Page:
Capturing pictures of St Helena that are a little bit different is not always easy, but with strobist landscape photography I think we might have something new. For WTSDN, anyway.

Of course, St Helena landscape pictures during the daylight we’ve done many times, but we’re constantly trying to come up with something new.

Once again Sharon and I have our Project 365 daily picture challenge, to thank. Creativity often needs a little kick, and that’s what Project 365 repeatedly does for us.

Photography strobes are basically external (as opposed to on-board) flash units, also known as speedlights, or flash guns. They fit or communicate via a camera hot shoe. Modern camera flash units though are pretty high-tech, with built in electronics giving photographers almost limitless creative lighting control.

Ten years ago I stumbled across strobist photography techniques. Strobist photography is basically using one or more off-camera strobes to light a photograph. I’ve dabbled over the years but can’t believe I’ve never really invested serious time exploring the potential.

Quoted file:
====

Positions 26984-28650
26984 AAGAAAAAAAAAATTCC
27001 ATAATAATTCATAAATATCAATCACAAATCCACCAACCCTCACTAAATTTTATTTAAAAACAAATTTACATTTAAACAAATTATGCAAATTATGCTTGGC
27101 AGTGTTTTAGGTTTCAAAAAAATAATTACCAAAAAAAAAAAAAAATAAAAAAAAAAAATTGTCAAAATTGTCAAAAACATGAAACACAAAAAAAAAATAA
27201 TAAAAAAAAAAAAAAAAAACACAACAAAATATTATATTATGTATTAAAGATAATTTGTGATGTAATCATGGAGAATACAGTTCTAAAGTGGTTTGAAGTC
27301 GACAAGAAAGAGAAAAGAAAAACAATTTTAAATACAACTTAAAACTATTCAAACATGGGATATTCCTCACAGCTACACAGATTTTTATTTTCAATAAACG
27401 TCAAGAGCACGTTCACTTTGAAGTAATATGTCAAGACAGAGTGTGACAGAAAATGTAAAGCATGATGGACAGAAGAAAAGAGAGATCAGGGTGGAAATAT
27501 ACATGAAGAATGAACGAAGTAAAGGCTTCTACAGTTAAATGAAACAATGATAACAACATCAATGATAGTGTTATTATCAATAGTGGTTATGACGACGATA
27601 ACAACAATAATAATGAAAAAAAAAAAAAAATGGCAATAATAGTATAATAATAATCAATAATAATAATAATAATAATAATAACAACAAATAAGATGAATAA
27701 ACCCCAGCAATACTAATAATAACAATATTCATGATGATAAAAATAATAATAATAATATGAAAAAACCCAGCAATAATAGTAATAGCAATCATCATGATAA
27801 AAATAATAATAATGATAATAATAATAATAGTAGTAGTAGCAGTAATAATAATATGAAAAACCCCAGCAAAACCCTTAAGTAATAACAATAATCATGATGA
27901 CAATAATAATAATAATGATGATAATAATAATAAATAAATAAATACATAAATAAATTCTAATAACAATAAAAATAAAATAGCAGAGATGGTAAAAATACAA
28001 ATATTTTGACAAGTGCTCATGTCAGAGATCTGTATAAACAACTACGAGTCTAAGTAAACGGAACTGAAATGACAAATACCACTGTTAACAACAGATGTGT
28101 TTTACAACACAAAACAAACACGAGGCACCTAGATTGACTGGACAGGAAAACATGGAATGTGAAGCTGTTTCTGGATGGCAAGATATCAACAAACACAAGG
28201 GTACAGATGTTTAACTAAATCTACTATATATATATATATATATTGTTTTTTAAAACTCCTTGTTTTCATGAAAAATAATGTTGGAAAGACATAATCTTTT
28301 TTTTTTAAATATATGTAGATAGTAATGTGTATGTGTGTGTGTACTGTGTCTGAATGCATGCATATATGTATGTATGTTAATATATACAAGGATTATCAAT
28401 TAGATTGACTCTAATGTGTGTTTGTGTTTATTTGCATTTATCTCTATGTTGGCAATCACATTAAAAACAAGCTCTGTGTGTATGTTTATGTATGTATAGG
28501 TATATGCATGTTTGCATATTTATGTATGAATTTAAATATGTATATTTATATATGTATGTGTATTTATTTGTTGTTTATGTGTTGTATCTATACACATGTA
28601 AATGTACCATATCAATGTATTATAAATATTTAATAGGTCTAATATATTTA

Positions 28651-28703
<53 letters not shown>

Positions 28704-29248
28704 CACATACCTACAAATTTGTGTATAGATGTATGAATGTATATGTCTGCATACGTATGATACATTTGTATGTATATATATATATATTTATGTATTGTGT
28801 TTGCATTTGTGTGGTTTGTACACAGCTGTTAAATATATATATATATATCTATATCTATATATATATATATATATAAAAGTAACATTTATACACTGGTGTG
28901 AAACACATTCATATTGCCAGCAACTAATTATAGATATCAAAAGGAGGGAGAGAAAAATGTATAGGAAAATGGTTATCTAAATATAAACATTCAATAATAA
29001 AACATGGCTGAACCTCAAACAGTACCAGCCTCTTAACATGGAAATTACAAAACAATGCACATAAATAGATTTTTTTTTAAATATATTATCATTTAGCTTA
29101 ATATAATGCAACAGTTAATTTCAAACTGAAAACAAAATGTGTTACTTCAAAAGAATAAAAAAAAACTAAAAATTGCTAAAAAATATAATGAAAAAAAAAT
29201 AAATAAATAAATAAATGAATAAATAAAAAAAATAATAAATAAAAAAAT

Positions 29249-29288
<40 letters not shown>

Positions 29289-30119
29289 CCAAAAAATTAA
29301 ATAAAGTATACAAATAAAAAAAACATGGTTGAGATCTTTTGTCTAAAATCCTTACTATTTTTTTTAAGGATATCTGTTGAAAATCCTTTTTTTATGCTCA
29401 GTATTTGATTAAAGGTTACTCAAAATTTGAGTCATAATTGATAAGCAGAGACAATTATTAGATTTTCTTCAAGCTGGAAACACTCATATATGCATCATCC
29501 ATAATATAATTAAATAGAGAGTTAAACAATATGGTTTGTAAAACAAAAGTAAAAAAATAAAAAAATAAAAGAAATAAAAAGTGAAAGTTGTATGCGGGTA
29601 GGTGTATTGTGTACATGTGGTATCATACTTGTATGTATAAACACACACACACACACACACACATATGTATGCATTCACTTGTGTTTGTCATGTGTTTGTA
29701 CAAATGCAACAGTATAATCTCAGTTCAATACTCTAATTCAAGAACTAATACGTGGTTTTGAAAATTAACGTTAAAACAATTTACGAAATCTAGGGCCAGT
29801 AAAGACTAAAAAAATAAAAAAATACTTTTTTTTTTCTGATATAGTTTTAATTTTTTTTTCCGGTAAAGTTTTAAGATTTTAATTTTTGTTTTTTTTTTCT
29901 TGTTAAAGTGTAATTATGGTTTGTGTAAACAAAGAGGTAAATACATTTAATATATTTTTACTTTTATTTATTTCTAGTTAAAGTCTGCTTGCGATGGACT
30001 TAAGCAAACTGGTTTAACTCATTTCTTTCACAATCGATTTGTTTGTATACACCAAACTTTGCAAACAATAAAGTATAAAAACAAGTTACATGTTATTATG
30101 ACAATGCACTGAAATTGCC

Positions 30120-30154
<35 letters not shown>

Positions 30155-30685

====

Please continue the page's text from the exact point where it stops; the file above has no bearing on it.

Until now.

Strobist Landscape Photography – Napoleon’s last home, Longwood House, St Helena.


Strobist Landscape Photography – Master and Slave

How to shoot strobist landscape photography? Well, you’re are going to need some good flashes.

As a Canon photographer I naturally use Canon speedlights. My kit bag includes the Canon 600EX-RT, Canon 420EX and the Canon 580EX-II.

I’ve accumulated these speedlights over a long period of time.

For extra strobe options I also have much cheaper, Yongnuo speedlights, the YN560-II and YN560-III. These are Chinese made clones, unsurprisingly lacking some of the connectivity features of the Canons. Even so, Yongnuo speedlights are very affordable, functional and make great slave units working off the Canon masters.

I find the best deals for speedlights on Amazon. For their current deals, click these linked images:


Strobist landscape photography is a big chunk of a challenge to take on. Working outdoors, lighting up big spaces with strobes can be a little intimidating. But, with some careful planning the results can be quite cool.

Here’s a selection of five after dark images, a sample of what we’ve been shooting after dark on St Helena, so far this year.

Strobist Landscape Photography – High Knoll Fort, St Helena.


Strobist Landscape Photography – Castle Gardens in Jamestown, St Helena.


Strobist Landscape Photography – Cannon at Saddle Battery, St Helena.


Strobist Landscape Photography – Tomb Road, St Helena.